Empowering women in natural resource management critical for lasting peace in war-torn countries, says UN reportListen /
Ensuring that women have better access to and control of natural resources such as land, water, forests and minerals can improve the chances of long-term peace and recovery in war-torn countries, according to a new report released by the United Nations on Wednesday.
The report by the UN Environment Programme (UNEP) says women in conflict-affected countries are often primarily responsible for meeting the water, food and energy needs of households and communities. Many women are also active in forestry and artisanal mining – in Sierra Leone, for example, it is estimated that up to 90 per cent of small-scale gold prospectors in some areas are women. As such, the report says, they play a critical role in the use and management of natural resources.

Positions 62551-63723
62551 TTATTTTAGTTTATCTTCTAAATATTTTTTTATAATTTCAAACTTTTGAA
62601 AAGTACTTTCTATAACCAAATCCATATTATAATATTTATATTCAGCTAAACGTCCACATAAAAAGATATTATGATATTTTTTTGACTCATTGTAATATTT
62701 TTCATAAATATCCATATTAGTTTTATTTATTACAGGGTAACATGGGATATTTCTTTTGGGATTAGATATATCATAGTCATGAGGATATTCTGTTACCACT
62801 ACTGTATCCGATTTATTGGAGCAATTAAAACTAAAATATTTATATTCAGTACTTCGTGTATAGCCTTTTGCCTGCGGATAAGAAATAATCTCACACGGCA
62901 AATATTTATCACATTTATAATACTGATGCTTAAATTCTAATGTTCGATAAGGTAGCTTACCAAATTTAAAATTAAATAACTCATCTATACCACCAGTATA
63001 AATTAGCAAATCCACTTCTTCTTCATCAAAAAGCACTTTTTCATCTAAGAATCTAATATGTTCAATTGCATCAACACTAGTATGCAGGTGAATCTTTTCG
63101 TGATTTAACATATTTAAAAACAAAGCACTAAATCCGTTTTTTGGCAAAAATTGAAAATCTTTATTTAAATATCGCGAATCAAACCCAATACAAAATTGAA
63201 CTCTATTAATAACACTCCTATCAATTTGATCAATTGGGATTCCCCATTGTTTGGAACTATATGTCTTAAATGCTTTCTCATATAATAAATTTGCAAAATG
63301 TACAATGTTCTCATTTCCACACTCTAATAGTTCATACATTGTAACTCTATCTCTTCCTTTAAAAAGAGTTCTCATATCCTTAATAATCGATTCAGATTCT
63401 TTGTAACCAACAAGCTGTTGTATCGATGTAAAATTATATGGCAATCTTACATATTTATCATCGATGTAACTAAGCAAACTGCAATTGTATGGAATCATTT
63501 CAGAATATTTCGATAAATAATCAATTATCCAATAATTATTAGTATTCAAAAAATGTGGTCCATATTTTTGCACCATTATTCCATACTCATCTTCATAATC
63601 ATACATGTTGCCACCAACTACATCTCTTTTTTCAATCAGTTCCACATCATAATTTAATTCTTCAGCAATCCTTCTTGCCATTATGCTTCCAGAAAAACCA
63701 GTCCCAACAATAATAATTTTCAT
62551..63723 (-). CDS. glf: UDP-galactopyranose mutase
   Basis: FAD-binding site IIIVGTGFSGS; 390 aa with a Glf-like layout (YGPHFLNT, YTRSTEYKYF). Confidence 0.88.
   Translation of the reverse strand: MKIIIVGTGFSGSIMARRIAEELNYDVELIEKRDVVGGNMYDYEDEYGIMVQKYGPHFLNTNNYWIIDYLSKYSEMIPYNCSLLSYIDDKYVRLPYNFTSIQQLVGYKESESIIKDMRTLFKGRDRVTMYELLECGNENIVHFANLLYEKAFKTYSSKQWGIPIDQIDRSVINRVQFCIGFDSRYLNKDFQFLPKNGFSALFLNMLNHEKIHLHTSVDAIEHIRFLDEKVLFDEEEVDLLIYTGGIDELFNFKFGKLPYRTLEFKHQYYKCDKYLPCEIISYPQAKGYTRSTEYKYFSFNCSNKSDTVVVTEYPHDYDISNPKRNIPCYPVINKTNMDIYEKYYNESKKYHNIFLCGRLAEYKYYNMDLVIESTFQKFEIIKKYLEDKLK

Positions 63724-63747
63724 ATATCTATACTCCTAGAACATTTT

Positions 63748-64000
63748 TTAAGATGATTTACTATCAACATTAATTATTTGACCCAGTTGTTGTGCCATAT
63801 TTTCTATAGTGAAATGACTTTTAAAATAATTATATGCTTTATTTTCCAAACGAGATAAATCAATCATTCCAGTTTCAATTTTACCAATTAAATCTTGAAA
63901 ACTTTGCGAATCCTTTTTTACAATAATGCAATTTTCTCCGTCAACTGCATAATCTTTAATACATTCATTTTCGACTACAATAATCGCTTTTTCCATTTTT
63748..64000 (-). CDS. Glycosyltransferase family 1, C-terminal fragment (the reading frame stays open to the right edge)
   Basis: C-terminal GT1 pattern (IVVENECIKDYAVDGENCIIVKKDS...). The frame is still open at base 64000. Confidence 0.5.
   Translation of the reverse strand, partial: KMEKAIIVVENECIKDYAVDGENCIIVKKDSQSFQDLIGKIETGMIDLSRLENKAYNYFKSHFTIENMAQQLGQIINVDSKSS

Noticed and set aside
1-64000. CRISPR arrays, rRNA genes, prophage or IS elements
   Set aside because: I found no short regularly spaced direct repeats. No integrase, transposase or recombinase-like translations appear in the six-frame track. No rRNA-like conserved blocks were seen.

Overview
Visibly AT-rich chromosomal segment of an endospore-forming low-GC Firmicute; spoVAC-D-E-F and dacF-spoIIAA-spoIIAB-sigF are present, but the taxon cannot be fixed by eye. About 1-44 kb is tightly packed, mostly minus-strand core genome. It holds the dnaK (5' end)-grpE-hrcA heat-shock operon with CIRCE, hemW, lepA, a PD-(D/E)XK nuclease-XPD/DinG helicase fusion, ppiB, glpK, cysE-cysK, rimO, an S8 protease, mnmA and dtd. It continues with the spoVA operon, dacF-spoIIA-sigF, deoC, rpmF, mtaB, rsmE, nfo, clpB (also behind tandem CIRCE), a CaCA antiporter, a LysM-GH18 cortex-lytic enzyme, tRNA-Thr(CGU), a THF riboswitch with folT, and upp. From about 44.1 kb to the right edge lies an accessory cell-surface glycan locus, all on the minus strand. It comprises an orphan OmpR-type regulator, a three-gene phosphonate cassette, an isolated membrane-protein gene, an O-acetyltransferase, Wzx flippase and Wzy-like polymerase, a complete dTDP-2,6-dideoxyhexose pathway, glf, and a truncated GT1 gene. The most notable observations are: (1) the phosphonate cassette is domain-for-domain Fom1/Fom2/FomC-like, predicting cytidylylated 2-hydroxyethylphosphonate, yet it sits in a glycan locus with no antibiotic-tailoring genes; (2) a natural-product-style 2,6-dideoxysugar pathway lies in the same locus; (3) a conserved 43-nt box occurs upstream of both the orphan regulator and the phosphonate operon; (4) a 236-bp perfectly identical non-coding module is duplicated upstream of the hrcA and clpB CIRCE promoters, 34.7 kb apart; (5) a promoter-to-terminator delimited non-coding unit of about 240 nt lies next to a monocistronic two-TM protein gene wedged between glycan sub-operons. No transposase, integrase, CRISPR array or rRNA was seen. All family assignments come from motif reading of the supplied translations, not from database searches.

Despite this, women remain largely excluded from owning land, benefiting from resource wealth or participating in decision-making about resource management in peacebuilding settings. This exclusion often extends to negotiations over the way that natural resources are allocated following a peace deal, with the result that women's specific needs are rarely met during the peacebuilding process.
UNEP Executive Director Achim Steiner says, "At a practical level, women form the majority of resource users and managers in peacebuilding settings, but this responsibility seldom translates to the political or economic levels. This has to change." He says, "Peace and development can only be achieved when both men and women access and benefit from natural resources in an equitable and sustainable way."
UN Women Executive Director Phumzile Mlambo-Ngcuka says "Women bear the brunt of conflicts in many ways. They often have to become the sole caretakers of their families and communities and are agents of peace and recovery".
Donn Bobb, United Nations.